stripped/not-stripped using a single nob.

SUBDIR		A list of subdirectories that should be built as well.
		Each of the targets will execute the same target in the
		subdirectories.

SCRIPTS		A list of interpreter scripts [file.{sh,csh,pl,awk,...}].
		The installation is controlled by the SCRIPTSNAME, SCRIPTSOWN,
		SCRIPTSGRP, SCRIPTSMODE, SCRIPTSDIR variables that can be
		further specialized by SCRIPTS<VAR>_<script>.

The include file <bsd.prog.mk> includes the file named "../Makefile.inc"
if it exists, as well as the include file <bsd.man.mk>.

Some simple examples:

To build foo from foo.c with a manual page foo.1, use:

	PROG=	foo

	.include <bsd.prog.mk>

To build foo from foo.c with a manual page foo.2, add the line:

	MAN2=	foo.2

If foo does not have a manual page at all, add the line:

	NO_MAN=	noman

If foo has multiple source files, add the line:

	SRCS=	a.c b.c c.c d.c

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The include file <bsd.subdir.mk> contains the default targets for building
subdirectories.  It has the same seven targets as <bsd.prog.mk>: all, clean,
cleandir, depend, install, lint, and tags.  For all of the directories
listed in the variable SUBDIRS, the specified directory will be visited
and the target made.  There is also a default target which allows the
command "make subdir" where subdir is any directory listed in the variable
SUBDIRS.

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The include file <bsd.lib.mk> has support for building libraries.  It has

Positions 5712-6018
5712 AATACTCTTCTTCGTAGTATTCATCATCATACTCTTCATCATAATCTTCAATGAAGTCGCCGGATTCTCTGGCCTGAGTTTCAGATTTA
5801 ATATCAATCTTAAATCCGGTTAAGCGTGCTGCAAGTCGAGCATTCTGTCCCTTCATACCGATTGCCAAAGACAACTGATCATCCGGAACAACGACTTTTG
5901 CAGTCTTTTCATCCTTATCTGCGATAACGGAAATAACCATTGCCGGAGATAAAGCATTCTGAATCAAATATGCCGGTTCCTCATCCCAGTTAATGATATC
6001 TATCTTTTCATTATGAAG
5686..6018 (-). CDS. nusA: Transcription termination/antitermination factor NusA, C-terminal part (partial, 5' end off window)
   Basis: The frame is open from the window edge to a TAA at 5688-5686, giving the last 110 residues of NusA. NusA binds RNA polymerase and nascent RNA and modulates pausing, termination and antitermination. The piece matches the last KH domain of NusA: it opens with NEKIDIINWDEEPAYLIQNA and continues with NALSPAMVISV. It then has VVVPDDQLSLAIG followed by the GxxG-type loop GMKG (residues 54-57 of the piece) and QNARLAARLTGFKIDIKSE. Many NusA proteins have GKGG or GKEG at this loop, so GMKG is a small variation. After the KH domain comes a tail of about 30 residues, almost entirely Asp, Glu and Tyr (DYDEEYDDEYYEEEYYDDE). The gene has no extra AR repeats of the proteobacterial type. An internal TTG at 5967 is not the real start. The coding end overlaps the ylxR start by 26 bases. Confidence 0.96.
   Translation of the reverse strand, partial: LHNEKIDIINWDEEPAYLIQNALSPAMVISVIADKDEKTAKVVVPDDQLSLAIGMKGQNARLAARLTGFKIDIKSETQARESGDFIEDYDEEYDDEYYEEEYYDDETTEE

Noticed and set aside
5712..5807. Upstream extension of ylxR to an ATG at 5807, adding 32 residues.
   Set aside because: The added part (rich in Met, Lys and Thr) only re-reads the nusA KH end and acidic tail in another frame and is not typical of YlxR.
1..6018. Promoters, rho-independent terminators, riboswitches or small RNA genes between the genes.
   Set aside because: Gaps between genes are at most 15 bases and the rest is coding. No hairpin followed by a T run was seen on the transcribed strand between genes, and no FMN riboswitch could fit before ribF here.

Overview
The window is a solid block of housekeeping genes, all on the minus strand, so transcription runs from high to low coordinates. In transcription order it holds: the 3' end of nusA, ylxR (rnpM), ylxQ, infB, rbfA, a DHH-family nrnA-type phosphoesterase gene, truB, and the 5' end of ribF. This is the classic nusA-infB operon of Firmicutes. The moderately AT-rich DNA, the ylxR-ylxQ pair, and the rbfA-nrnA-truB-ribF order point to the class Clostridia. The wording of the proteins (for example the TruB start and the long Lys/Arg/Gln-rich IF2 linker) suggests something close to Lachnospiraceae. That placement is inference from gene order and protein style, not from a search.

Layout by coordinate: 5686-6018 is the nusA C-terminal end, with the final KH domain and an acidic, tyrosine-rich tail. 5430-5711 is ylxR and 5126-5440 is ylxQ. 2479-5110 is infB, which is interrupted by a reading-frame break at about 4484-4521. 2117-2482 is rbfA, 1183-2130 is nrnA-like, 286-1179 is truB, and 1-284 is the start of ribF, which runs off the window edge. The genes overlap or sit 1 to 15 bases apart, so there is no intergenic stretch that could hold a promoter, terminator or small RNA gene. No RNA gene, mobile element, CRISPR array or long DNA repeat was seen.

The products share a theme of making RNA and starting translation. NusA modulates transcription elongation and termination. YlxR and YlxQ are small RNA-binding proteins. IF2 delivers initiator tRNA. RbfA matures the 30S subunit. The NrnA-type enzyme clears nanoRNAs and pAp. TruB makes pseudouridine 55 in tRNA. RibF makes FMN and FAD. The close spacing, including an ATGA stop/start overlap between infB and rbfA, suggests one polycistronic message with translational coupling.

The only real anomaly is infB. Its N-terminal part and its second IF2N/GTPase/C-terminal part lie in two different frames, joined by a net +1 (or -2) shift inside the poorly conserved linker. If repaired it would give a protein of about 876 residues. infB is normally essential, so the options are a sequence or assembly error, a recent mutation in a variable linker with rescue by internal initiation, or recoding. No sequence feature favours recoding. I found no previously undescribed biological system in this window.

the same seven targets as <bsd.prog.mk>: all, clean, cleandir, depend,
install, lint, and tags.  It has a limited number of suffixes, consistent
with the current needs of the BSD tree.

It sets/uses the following variables:

LIBDIR		Target directory for libraries.

LINTLIBDIR	Target directory for lint libraries.

LIBGRP		Library group.

LIBOWN		Library owner.

LIBMODE		Library mode.

LDADD		Additional loader objects.

MAN		The manual pages to be installed (use a .1 - .9 suffix).

SRCS		List of source files to build the library.  Suffix types
		.s, .c, and .f are supported.  Note, .s files are preferred
		to .c files of the same name.  (This is not the default for
		versions of make.)

The include file <bsd.lib.mk> includes the file named "../Makefile.inc"
if it exists, as well as the include file <bsd.man.mk>.

It has rules for building profiled objects; profiled libraries are
built by default.

Libraries are ranlib'd before installation.